Let It Stew

Having to write so many words these days brings to the forefront my chronic editing habit! The tendency to be constantly shifting and changing both words and music—that is, music in either .doc or .wav format—is strong. Although I have learned to eventually let things go and move on to the next task at hand, I will shove around bits and pieces of the project of the moment ad infinitum until I cannot stand it anymore. Needless to say, at that point I have pretty much lost all powers of discrimination regarding the work.

This is when it gets put away and left to simmer on its own for a while. Often upon revisiting the work, I can clearly see flaws that I did not catch earlier, or that I couldn’t totally wrap my brain around, and I usually have an intuitive sense of how to implement fixes. For these Chatter posts, leaving them overnight works well—a decent hunk of sleep does wonders for perspective! With substantial pieces of music, I find that leaving them between ten days to two weeks is extremely helpful—they have been stewing in the background, but they are not yet so far away in my mind that I can’t remember what I was thinking. Suddenly the big picture becomes clear, and I can see whatever changes need to happen to make that composition all that it can be. This process has become crucial for me—on several occasions I have been gobsmacked by late-arriving inspirations that have rather drastically changed the form or some other aspect of a composition, definitely for the better. The ideas seem so obvious—when they finally show up!

The trick is, since some of you are all about the time-management, working this holding period into a timeline! Obviously it is not always possible to make this happen, and perhaps it should be included as another phase of The Five Stages of Composition.

Now if only I could apply this method to other realms of life, like writing difficult emails and clothes shopping!!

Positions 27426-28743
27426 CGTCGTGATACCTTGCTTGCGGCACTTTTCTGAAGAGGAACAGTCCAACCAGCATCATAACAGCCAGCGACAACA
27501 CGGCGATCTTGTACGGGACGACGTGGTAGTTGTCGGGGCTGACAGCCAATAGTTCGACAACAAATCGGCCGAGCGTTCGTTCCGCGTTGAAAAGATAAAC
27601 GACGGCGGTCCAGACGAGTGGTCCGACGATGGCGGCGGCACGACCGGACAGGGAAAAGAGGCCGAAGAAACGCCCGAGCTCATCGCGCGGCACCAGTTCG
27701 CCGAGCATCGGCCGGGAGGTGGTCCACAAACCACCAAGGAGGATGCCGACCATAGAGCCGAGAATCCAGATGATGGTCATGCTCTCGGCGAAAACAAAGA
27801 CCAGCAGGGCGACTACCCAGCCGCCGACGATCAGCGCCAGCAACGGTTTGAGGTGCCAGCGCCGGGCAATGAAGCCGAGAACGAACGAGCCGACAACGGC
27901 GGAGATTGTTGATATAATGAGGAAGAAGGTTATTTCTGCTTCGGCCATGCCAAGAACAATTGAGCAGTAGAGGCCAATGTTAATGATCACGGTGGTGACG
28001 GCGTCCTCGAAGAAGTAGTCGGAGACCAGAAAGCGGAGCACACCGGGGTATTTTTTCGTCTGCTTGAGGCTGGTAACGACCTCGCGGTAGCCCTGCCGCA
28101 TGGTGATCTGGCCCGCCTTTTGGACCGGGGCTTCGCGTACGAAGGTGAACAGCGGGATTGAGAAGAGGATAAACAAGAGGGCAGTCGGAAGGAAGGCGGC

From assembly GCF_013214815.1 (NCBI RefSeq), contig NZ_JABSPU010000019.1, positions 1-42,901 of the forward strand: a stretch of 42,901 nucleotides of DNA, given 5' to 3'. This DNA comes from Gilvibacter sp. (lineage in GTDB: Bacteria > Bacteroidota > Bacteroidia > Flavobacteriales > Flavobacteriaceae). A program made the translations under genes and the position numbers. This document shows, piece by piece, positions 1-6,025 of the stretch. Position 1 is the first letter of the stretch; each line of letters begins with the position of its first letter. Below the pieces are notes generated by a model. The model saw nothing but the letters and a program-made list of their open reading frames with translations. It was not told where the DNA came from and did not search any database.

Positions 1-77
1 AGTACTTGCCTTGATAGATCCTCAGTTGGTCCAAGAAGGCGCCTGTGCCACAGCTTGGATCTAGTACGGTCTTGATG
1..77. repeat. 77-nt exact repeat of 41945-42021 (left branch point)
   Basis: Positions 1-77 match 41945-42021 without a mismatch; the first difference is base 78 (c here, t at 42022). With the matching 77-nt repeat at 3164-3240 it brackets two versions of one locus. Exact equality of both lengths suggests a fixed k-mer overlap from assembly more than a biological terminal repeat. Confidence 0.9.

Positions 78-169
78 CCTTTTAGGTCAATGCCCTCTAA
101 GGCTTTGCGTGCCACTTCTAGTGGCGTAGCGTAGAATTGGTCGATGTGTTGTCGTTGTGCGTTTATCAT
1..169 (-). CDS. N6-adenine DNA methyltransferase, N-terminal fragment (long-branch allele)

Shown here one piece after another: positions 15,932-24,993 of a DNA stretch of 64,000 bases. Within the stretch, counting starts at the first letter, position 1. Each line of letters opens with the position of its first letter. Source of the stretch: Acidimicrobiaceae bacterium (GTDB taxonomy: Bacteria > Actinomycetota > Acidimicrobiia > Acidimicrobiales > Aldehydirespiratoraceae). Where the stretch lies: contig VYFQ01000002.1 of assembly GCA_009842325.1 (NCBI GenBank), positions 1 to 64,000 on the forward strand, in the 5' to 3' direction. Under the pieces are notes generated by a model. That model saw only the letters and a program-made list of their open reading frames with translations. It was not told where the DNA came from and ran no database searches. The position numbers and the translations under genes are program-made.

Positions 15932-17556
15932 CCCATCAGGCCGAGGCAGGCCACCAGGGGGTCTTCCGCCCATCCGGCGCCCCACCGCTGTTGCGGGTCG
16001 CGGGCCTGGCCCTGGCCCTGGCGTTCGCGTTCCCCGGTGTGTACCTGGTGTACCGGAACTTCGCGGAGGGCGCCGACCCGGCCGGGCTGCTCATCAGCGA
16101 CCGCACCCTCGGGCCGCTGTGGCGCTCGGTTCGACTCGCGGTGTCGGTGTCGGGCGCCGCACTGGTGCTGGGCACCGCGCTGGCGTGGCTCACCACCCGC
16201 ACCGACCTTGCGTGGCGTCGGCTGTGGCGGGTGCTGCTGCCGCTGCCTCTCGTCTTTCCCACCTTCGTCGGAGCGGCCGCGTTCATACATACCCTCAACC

2 thoughts on “Let It Stew

  1. jhelliott

    editing/stewing
    I too am prone to endless tinkering and if it were not for deadlines I would never finish a piece. But what I find particularly difficult is revisiting old pieces; some of my manuscript scores deserve to be “Finale-ized,” and in the process of so doing it is very difficult to fight the urge to make changes. So I have a rule: a change is only allowed for clarification. Substantive or material changes are strictly forbidden. But it is a tough rule to follow. Yet if I don’t, then old pieces are no longer old, and no longer reflect the composer I was when I wrote them.

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  2. arssubtilior

    I’m of the opposite camp, that nothing of mine is ever safe from further tinkering, including things written 20 years ago in styles utterly disconnected from what I’m writing today. I figure as long as it isn’t a change that actually alters the character of the piece, I’m only bringing more recent knowledge/experience/insight into the fabric of the work, and hence only improving it. Some poor doctoral student in the future is going to have a hell of a time producing urtext versions of my oevure…

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